A common mistake by those with good intentions is to give their help to those who are the worst off. This is seductively intuitive, mainly the act of helping somebody in great need gives us immediate and strong feelings of doing good.
However, if we want to create the most benefit (especially for the future), then we need to look beyond the immediate sensation of helping and instead look at the results of our helping. This is not pleasant to think about, for example:
- helping your disabled neighbour for a couple hours a week may make your disabled neighbour 20% more effective
- helping your highly capable neighbour who runs a charity that helps disabled people may help your neighbour be 1% more effective
The first option feels very satisfying, whereas the second option feels less satisfying but has much greater effects (a 1% increased output for your capable neighbour will make a very large difference to the people served by that neighbour's charity). Because it is not pleasant to think about these difficult choices (that feel unkind when we make them), it is important to explicitly ensure that we do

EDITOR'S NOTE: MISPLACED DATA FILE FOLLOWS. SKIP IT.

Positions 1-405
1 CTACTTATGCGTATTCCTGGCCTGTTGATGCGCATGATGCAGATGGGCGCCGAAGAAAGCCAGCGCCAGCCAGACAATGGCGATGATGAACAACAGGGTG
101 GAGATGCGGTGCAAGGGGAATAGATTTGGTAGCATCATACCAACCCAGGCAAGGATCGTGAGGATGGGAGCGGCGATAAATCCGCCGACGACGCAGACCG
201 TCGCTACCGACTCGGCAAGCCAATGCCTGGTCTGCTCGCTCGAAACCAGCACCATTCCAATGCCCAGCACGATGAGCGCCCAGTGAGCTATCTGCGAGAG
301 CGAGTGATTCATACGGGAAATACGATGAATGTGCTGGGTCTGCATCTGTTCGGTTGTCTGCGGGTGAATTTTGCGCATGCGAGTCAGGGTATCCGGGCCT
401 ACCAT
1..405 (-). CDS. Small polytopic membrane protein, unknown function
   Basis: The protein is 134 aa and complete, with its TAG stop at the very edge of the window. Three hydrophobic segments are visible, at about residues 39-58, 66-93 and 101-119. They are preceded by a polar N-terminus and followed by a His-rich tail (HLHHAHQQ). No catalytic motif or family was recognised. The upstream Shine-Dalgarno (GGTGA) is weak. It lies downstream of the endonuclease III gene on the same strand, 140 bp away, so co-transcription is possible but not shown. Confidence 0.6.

think about our choices from this perspective.
 Helping those who are the worst off is actually "charity" and not "future care" per se — charity can be very useful to the future, but that is outside of the scope of this article. From the perspective of this article, even if your goal was to create the most charity, then the most efficient way to do this would probably be to help those who are already doing very well at it, instead of directly helping somebody in need. (In addition to being more effective, this approach may also have fewer dangers.)